CPJ: Russian authorities should reverse their decision to designate independent media outlets Meduza and PASMI as foreign agents, and should repeal or reform the country’s foreign agent law, the Committee to Protect Journalists said today. On April 23, Russia’s Justice Ministry added the independent Latvia-based news website Meduza to its list of “foreign agents,” thereby imposing new legal requirements on the outlet for it to continue operating in Russia, according to a statement by Meduza, news reports, and the outlet’s chief editor Ivan Kolpakov, who spoke with CPJ via messaging app. On the same day, the ministry also added PASMI, a Russia-based news outlet that covers alleged corruption, to that list, according to those reports. The outlet’s CEO and acting chief editor Dmitry Verbitsky told local outlet MBKh Media that PASMI did not receive any foreign funding and speculated that its addition to the list was “a mistake.”
RFE/RL: A journalist from Siberia who had to leave her native city of Kiselyovsk in the Siberian region of Kemerovo earlier this year after she was attacked says she has fled Russia fearing for her safety. Natalya Zubkova, the chief editor of the News of Kiselyovsk website, told RFE/RL on April 26 that she moved to an unspecified country a week ago after police and an investigator from Kiselyovsk visited her at her new residence in the Urals city of Yekaterinburg to question her as “a witness” in a criminal case. Zubkova said she refused to answer any questions and called her lawyer. According to her, the case might be an another move in ongoing attempts by Kiselyovsk authorities to take her daughter from her in retaliation for her articles criticizing authorities in the Kemerovo region for the “illegal widening of coal-mining territories” in the region.
RFE/RL: A Moscow court has increased from one minute to two hours the time allowed outside each day for three of the four editors of the student magazine Doxa, who are accused of “engaging minors in actions that might be dangerous” over a video related to unsanctioned rallies protesting opposition politician Aleksei Navalny’s incarceration. The Moscow City Court on April 26 upheld a lower court’s decision to impose pretrial restrictions for Armen Aramyan, Vladimir Metyolkin, and Natalya Tyshkevich, but mitigated the restrictions, ruling that the trio is allowed outside for two hours daily from 8 a.m. to 10 a.m. A decision on the appeal of the fourth editor in the case, Alla Gutnikova, is expected to be made by the court on April 28.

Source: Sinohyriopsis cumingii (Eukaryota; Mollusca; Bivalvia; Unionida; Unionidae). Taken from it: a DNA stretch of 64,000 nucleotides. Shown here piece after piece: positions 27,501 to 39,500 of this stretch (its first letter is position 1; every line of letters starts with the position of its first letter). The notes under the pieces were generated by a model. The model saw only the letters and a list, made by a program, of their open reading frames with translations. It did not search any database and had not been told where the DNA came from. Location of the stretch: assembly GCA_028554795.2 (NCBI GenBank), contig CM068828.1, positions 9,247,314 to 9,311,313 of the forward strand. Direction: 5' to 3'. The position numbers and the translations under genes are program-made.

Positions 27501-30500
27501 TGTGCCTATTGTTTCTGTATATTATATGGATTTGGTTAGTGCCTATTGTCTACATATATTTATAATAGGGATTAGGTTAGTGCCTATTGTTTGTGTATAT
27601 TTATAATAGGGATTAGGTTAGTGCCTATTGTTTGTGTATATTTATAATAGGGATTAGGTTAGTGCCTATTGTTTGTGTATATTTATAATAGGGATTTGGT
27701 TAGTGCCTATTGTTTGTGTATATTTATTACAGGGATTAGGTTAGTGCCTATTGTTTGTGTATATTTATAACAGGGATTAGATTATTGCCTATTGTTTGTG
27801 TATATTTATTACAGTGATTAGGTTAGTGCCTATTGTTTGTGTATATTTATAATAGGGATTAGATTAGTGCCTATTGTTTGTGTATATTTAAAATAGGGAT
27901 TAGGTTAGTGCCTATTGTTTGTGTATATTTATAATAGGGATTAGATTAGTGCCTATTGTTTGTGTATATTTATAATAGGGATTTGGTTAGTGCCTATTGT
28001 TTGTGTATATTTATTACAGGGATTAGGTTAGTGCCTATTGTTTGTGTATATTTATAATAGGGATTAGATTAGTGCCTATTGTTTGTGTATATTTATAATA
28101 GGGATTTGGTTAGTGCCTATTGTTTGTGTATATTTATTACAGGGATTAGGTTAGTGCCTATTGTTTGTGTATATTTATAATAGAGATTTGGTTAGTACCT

Human Rights in Ukraine: A Russian court has sentenced 31-year-old Rayis Mavliutov to 23 years’ harsh regime imprisonment despite his having committed no recognizable crime. As has been the case in all analogous trials involving Muslims and Jehovah’s Witnesses from occupied Crimea, the ‘indictment’ pointed only to legal activities normal for any devout believer. This has been the case since Russia began such gravely flawed trials, with the main ominous difference lying in ever-increasing sentences. Nelya Mavliutova has shared photos of her son whom she describes as an ordinary young guy of his generation. He graduated from a theatrical college in Kazan and also entered a music college. He likes singing and has a particular love for jazz, but he’s also a football player and fan, with his favourite team Barcelona. He is married but the couple had not begun a family when, on 23 September 2019, he was arrested, the latest victim of Russia’s conveyor belt persecution of Muslims seen as being too independent. He has long been recognized by the authoritative Memorial Human Rights Centre as a political prisoner.
The Moscow Times: Russia and the rest of the world increased military spending in 2020 despite the coronavirus pandemic, the Stockholm International Peace Research Institute (SIPRI) think tank said in a new report Monday. In a second consecutive year of growth, Russia’s military expenditure rose 2.5% to $61.7 billion, placing it fourth in the world behind the United States, China and India. Despite the increase, SIPRI said Russia spent significantly less on its military than initially expected. “Russia’s actual military spending in 2020 was 6.6% lower than its initial military budget, a larger shortfall than in previous years,” it said.